22 Mar 2014

Give me fever.....

I’ve been hors de combat for seven days now with a mean version of flu. I thought it was a normal, if nasty, cold and comforted myself through one day by expecting the next to bring an improvement. Instead, each morning I’ve woken to find a new crisis camp has been set up in previously untroubled territory. This has been happening in disordered progression around my body: throat, trachea, head (sixty sneezes a minute) and finally the lower labyrinthine reaches of the lungs where it is now lodging. Each way station was accompanied by much fever and sweating and altogether it’s very depleting.

There’s still been plenty to occupy me. I have had to cancel, or announce my non-attendance, at all the events that were happening this week: two writing workshops, (one which I VERY much wanted to go to;) the normal two writer’s meetings; a birthday tea party; a birthday brunch party; a visit from a friend who was planning to stay overnight on her way to visit her son in Aberdeen, and we had arranged to have coffee with another set of friends....... In short that was to have been a bigger week for my social calendar than all the other weeks so far put together. Maybe that’s why I caught the dratted virus. I tend to prefer a quieter life.

I never have much of stock in my larder because if I do, when the evening munchies strike, I eat through what’s there like a plague of starving locusts. No self control. My poor daughter was also fighting off this bane whilst still working at putting people right (she has so much more strength of character than me) so once the cupboards were bare I learned how to do my weekly shop on-line and a nice young man came round with bags and bags of goodies from Tesco. I wished I owned a burka for this event. Pasty, puffy, and blotchily flushed is not a good look, and the smell of Tiger Balm must have been almost overwhelming (I can’t smell a thing.) On the whole it was a success. I didn’t mean to ask for a tiny bag of flour fit for a dolly’s shop, and next time I shall order more than one tomato.

Although my eyes have been sore I’ve read six books and watched many DVD’s. I’d just been all through ‘Bones’ for the umpteenth time when the bug hit so I tried re-running ‘Angel’  until it started to get heavy and depressing which wasn’t helping the melancholia caused by miserable neurons so I trawled Amazon to order emergency supplies. A series of Father Brown, The Julia Mackenzie  ‘Marples’; the Matrix (which I have never seen properly, only in snatches;) and ‘Cloud Atlas’ which I watched this evening and think is the best, most interesting, film I’ve seen in a long time. My daughter tells me there was a novel first - As usual I missed it, but shall rectify that. Thank you Amazon. 

Thank Creation for creative people. Especially I thank novelists. Without all this entertainment from the minds of others (and I know enough about the process to appreciate how much effort it has cost them) I would have been going crazy. I already caught myself talking aloud once.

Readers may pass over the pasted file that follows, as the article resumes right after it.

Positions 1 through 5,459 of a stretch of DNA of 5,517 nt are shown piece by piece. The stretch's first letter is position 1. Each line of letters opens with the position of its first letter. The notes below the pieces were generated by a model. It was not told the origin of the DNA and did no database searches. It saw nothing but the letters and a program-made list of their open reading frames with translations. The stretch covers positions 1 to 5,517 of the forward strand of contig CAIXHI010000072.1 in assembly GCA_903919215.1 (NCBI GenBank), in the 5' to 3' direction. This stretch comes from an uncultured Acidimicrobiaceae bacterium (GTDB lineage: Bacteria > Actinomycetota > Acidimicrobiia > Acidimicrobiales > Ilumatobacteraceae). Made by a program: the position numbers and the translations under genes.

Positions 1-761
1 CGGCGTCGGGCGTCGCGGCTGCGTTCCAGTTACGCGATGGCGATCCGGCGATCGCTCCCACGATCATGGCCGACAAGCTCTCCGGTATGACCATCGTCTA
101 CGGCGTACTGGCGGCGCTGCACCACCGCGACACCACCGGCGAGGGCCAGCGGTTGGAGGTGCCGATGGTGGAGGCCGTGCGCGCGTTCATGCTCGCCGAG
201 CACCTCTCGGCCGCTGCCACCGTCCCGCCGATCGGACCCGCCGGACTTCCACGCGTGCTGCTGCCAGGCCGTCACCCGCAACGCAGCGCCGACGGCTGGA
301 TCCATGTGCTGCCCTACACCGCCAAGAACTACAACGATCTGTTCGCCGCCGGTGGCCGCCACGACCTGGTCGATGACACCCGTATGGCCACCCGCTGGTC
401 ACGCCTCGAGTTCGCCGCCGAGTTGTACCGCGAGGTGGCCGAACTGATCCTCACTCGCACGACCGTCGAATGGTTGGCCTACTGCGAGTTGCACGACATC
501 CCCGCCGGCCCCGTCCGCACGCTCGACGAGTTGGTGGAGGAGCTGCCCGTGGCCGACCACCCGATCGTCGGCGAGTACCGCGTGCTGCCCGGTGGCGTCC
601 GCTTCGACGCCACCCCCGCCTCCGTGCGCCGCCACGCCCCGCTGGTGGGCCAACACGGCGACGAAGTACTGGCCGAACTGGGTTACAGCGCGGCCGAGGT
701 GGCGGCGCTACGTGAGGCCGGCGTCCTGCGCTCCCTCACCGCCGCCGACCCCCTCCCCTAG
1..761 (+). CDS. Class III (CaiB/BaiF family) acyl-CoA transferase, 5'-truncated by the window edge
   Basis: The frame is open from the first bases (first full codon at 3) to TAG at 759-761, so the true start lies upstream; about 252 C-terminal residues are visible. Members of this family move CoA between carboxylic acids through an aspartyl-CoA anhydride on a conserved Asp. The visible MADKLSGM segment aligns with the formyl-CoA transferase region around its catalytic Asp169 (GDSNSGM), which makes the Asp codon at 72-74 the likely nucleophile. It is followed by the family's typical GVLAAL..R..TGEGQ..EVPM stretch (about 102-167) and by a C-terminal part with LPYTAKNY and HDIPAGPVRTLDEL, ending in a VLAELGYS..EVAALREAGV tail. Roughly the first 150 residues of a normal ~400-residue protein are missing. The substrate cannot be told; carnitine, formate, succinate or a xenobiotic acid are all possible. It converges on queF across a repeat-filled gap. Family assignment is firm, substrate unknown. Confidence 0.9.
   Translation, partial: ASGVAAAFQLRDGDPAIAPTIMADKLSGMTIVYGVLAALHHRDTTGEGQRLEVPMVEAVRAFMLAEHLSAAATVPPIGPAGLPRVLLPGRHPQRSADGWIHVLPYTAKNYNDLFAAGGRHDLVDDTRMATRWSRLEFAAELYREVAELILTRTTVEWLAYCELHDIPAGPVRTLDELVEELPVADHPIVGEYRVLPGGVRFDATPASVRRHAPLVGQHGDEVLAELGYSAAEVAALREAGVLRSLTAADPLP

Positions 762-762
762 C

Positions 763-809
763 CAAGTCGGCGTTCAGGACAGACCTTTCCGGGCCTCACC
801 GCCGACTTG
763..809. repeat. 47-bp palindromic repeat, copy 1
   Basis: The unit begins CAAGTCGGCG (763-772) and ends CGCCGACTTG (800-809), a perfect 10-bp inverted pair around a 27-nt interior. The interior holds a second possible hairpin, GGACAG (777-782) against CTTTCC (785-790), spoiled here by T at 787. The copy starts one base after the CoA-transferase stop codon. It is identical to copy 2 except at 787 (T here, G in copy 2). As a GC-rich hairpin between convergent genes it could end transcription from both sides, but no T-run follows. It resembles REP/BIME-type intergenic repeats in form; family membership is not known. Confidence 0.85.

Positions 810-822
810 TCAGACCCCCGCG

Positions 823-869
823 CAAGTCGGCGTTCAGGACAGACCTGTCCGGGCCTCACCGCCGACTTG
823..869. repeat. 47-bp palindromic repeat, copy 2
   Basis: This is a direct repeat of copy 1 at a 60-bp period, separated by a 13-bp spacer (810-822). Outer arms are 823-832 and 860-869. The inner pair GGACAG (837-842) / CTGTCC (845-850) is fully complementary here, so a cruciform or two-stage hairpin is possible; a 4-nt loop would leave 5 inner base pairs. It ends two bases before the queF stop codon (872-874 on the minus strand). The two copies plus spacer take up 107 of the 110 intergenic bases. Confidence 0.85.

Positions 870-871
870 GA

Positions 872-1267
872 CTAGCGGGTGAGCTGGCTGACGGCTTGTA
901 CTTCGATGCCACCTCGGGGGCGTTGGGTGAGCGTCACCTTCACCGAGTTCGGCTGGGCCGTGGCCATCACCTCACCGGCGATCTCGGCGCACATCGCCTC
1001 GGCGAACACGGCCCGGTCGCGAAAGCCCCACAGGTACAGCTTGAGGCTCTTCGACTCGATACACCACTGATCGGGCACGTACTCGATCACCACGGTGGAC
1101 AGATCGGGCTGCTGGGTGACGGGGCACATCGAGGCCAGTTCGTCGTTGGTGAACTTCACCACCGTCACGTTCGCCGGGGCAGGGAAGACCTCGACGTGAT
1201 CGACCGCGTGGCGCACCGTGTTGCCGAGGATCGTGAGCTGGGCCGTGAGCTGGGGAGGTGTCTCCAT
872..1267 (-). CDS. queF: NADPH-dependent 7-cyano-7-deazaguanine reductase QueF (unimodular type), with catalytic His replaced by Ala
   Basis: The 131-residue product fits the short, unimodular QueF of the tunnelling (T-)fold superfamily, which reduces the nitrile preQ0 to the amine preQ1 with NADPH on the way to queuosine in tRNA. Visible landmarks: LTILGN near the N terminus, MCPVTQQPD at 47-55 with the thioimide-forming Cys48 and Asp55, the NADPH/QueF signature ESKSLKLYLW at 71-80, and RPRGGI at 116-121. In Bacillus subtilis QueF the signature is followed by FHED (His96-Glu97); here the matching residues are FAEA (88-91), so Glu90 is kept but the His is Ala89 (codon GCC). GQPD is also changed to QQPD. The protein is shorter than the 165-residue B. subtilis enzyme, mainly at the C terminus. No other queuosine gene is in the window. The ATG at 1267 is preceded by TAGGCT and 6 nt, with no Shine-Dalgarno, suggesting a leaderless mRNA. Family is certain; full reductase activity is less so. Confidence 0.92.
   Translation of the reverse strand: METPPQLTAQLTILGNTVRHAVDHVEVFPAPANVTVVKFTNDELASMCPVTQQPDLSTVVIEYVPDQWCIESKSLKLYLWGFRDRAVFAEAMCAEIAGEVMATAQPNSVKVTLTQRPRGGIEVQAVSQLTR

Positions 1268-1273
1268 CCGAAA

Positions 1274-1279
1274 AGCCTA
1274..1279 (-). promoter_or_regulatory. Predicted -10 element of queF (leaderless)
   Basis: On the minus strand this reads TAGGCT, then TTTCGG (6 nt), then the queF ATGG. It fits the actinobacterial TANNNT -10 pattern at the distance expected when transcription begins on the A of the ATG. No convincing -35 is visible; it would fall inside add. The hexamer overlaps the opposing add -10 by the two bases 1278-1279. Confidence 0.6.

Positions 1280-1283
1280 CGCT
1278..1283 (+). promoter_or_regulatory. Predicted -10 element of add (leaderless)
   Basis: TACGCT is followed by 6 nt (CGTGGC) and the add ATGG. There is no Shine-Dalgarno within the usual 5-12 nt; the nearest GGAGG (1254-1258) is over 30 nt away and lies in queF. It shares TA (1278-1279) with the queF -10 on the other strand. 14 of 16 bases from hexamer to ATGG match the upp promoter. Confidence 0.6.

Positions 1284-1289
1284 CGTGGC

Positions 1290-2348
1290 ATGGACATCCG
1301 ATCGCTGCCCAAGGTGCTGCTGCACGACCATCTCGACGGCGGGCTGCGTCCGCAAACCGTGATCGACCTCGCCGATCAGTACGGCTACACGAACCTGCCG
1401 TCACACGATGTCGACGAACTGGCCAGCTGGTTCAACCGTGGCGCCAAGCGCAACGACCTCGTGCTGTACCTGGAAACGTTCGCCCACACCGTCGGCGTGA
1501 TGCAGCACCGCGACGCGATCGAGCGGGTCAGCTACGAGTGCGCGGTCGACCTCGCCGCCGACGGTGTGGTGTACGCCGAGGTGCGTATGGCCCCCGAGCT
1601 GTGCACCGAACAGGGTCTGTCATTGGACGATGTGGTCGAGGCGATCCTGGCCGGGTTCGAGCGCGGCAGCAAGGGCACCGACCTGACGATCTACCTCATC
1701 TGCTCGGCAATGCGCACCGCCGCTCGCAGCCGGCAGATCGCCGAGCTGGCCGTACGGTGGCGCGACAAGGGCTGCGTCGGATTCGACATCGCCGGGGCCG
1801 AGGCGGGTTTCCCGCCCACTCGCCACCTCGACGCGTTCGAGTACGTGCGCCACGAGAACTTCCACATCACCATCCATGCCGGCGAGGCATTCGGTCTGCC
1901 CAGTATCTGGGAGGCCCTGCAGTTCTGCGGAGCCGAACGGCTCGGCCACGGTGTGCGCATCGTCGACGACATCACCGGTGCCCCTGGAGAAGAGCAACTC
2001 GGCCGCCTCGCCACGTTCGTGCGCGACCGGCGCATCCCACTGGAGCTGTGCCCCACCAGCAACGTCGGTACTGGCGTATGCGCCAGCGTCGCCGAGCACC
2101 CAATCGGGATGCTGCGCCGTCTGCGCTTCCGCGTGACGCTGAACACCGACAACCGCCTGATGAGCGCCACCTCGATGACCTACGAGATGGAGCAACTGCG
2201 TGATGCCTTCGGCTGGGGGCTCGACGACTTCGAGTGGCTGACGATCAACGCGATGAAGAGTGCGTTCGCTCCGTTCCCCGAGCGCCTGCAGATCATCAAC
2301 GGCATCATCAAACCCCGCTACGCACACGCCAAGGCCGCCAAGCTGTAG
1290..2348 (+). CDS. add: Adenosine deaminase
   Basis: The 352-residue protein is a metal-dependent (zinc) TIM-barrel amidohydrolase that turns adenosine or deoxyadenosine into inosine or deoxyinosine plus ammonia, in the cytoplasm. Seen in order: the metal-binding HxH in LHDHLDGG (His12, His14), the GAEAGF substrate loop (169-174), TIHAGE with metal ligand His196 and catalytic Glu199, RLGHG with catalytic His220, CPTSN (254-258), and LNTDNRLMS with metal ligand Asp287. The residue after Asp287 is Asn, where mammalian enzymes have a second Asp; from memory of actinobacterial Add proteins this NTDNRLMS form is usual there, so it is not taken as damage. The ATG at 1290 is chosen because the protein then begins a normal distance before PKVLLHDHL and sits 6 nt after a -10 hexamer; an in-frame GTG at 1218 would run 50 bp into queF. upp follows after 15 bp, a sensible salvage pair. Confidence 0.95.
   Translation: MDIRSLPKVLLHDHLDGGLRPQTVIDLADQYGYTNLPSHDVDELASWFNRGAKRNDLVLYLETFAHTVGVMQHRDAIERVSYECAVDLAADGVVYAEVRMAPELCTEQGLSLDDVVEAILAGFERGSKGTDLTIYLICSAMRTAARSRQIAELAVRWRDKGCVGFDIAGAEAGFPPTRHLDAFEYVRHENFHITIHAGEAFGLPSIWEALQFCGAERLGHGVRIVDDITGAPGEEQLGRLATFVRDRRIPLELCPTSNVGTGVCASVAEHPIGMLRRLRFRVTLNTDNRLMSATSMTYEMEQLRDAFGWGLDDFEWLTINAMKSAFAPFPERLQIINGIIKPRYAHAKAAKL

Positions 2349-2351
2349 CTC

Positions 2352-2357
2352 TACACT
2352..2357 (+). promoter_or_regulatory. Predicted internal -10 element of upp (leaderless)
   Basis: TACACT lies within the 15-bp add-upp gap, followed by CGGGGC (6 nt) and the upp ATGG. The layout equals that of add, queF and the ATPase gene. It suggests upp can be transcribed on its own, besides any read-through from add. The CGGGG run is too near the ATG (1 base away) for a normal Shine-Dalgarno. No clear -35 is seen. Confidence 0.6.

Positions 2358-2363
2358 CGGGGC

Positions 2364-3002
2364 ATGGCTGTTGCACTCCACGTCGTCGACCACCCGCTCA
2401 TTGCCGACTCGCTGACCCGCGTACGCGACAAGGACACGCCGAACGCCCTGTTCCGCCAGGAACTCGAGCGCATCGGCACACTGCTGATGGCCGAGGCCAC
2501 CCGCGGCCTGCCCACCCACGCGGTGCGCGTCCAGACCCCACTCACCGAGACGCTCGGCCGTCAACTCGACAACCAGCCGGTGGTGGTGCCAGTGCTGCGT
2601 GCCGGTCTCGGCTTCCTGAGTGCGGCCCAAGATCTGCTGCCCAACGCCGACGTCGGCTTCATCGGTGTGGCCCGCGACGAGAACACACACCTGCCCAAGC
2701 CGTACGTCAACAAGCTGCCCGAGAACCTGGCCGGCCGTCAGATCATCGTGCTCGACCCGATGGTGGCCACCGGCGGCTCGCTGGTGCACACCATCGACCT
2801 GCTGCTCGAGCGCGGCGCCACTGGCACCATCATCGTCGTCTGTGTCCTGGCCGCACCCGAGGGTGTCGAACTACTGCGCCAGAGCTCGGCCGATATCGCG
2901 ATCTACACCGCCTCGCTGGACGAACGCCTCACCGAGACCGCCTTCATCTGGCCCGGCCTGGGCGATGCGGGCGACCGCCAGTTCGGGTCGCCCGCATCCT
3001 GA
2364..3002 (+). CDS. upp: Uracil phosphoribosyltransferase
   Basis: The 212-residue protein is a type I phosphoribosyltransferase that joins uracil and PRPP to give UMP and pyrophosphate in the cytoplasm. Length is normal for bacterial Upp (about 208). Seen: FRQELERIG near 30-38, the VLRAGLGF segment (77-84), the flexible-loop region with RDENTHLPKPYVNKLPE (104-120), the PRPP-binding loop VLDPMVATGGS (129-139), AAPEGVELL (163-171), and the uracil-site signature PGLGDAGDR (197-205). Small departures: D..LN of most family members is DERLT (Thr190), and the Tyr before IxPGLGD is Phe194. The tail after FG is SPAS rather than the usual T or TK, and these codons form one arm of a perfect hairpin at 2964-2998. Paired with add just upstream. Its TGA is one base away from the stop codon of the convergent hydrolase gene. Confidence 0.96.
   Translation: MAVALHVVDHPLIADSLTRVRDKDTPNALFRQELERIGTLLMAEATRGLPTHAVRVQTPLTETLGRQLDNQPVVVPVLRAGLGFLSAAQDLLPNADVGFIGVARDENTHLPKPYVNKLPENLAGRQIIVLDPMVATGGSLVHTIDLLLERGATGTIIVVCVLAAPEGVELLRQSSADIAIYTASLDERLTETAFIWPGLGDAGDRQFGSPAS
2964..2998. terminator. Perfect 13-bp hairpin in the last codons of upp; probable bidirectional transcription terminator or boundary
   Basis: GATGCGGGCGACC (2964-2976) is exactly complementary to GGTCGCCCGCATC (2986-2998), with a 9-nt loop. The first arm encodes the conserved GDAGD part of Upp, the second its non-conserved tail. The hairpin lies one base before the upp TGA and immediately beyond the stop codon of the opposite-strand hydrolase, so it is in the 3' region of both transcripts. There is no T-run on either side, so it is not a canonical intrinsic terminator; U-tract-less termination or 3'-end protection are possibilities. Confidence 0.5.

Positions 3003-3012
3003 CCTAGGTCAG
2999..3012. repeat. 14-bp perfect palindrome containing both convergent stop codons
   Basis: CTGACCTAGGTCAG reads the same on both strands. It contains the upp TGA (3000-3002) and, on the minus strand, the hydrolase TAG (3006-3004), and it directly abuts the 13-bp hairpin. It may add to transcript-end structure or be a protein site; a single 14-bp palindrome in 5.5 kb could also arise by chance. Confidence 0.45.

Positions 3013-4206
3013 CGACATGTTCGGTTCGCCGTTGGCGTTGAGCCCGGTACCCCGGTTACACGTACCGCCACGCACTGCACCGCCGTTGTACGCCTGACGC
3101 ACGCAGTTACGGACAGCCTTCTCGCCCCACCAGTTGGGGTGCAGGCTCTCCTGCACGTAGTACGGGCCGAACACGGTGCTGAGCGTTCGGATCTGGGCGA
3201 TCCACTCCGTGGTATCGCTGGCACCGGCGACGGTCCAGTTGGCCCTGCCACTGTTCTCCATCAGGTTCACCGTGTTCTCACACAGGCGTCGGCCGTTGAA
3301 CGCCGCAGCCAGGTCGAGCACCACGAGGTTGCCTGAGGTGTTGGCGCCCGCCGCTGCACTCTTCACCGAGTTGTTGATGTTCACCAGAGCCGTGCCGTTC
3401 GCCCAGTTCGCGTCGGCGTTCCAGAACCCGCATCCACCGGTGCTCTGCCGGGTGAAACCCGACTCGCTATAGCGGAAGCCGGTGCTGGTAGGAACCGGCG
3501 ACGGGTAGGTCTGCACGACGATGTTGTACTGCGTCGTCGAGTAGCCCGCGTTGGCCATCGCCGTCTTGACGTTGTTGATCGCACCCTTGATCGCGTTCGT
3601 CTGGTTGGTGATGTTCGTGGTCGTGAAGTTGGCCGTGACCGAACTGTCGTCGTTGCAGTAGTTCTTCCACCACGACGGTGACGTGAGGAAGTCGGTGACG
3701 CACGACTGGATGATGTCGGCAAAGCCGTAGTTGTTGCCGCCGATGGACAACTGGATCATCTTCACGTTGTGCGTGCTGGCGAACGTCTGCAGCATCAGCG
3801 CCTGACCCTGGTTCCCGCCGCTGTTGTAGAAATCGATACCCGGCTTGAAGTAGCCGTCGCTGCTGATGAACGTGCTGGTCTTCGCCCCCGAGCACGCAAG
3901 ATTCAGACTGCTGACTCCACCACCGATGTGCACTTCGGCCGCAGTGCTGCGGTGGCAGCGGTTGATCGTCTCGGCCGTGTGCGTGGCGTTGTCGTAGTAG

Now that the fever has gone down a notch I’ve started my latest MOOC. This one is put out by Nottingham Uni. and is titled ‘How to Read a Mind.’ The first week was promising. Not sure I’m up to giving a coherent synopsis yet but it is run by a Prof.of Literary Linguistics and appears to be going to take us though the way we use a kind of telepathy to construct the characters of the people we meet in ‘real’ and fictional life. (Which should help to give pointers to creating characters in story form.)

Phrases like ‘cognitive poetics’ and ‘mind-modeling’ have been bandied about. 
I’m looking forward to learning more about them.

These courses are such a gift. It’s amazing that they exist and I’m so grateful. If I had to pay for them I wouldn’t take them because,although there may be useful hints and guidance that will make my writing better, they are mainly interesting for what they are - and that wouldn’t sound like justifiable expenditure.) I’m so impressed by the work of these academics who have by close observation and research been able to locate the stages of assimilation from perceptions to concept (will I find a better word than that?) that the brain goes through when meeting a new person, real or fictional, animal or mechanical (bet you talk to your car!)  

1 comment:

Gillian said...

You poor thing. You have obviously had the gold medal version of whatever is going about. Mine stared last Wednesday but it has not gone lower than the bottom of my neck!
I took Zirtek for the sneezing. It is a strong antihistamine and makes you drowsy but the relief from sneezing and nose blowing is grand. I did online ordering when I lived in Staindrop village and loved it but I too had trouble with quantities and took ages to use up the potatoes.
Hope you are well on the road to recovery this week.
Cheers Gillian